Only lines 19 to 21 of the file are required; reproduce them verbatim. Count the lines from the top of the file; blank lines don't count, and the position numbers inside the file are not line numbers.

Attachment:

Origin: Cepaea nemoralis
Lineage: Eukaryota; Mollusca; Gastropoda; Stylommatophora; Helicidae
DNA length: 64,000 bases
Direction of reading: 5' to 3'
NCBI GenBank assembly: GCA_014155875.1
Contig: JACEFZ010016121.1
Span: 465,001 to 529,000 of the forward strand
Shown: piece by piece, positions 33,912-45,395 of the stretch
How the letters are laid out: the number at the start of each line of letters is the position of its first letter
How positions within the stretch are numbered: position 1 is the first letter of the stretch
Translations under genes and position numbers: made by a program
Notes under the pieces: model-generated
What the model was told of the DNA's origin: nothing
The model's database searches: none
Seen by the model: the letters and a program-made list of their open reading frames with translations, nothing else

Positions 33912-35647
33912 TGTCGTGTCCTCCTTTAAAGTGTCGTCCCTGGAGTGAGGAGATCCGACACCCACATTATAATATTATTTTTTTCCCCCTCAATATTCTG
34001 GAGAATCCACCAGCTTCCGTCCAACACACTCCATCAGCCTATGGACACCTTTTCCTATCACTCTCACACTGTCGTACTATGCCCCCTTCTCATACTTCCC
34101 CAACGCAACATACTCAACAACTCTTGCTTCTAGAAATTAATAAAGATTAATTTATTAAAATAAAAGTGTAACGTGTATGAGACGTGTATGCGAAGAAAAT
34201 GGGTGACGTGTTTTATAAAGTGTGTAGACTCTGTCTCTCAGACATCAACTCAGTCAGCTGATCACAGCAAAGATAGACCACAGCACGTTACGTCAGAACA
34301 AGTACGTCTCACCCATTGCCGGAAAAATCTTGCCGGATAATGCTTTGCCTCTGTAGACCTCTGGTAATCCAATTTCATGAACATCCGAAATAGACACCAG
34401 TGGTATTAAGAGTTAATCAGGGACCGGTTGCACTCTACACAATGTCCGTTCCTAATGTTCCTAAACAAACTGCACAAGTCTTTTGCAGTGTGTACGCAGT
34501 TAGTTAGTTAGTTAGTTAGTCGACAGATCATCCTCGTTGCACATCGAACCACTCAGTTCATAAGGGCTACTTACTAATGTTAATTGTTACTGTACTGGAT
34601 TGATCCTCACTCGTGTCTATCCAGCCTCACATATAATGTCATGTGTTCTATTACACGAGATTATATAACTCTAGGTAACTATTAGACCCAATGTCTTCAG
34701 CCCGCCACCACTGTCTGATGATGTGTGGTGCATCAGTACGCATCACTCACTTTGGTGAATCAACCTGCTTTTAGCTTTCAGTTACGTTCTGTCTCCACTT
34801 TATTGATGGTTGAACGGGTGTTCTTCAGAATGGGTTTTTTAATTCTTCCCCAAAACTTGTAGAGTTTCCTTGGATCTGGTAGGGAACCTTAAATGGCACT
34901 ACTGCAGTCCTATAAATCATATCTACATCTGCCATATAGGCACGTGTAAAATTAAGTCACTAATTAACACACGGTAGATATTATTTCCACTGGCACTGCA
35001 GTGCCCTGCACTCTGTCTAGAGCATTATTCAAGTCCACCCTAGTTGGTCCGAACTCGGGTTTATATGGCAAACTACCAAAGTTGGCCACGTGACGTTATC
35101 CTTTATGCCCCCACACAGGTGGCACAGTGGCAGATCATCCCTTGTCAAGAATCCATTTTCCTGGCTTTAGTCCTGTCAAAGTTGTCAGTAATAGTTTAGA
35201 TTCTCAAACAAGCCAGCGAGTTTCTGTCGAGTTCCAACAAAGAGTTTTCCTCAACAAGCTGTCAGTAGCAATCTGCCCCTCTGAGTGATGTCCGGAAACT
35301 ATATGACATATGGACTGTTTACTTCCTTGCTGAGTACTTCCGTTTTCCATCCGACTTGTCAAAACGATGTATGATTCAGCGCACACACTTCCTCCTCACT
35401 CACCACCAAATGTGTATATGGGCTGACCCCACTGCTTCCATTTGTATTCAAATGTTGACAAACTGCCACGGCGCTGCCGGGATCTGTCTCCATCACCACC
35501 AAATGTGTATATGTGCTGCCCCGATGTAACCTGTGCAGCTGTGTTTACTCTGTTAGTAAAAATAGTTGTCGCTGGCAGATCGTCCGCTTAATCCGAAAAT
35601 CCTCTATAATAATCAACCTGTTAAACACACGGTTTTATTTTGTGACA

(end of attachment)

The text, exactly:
34101 CAACGCAACATACTCAACAACTCTTGCTTCTAGAAATTAATAAAGATTAATTTATTAAAATAAAAGTGTAACGTGTATGAGACGTGTATGCGAAGAAAAT
34201 GGGTGACGTGTTTTATAAAGTGTGTAGACTCTGTCTCTCAGACATCAACTCAGTCAGCTGATCACAGCAAAGATAGACCACAGCACGTTACGTCAGAACA
34301 AGTACGTCTCACCCATTGCCGGAAAAATCTTGCCGGATAATGCTTTGCCTCTGTAGACCTCTGGTAATCCAATTTCATGAACATCCGAAATAGACACCAG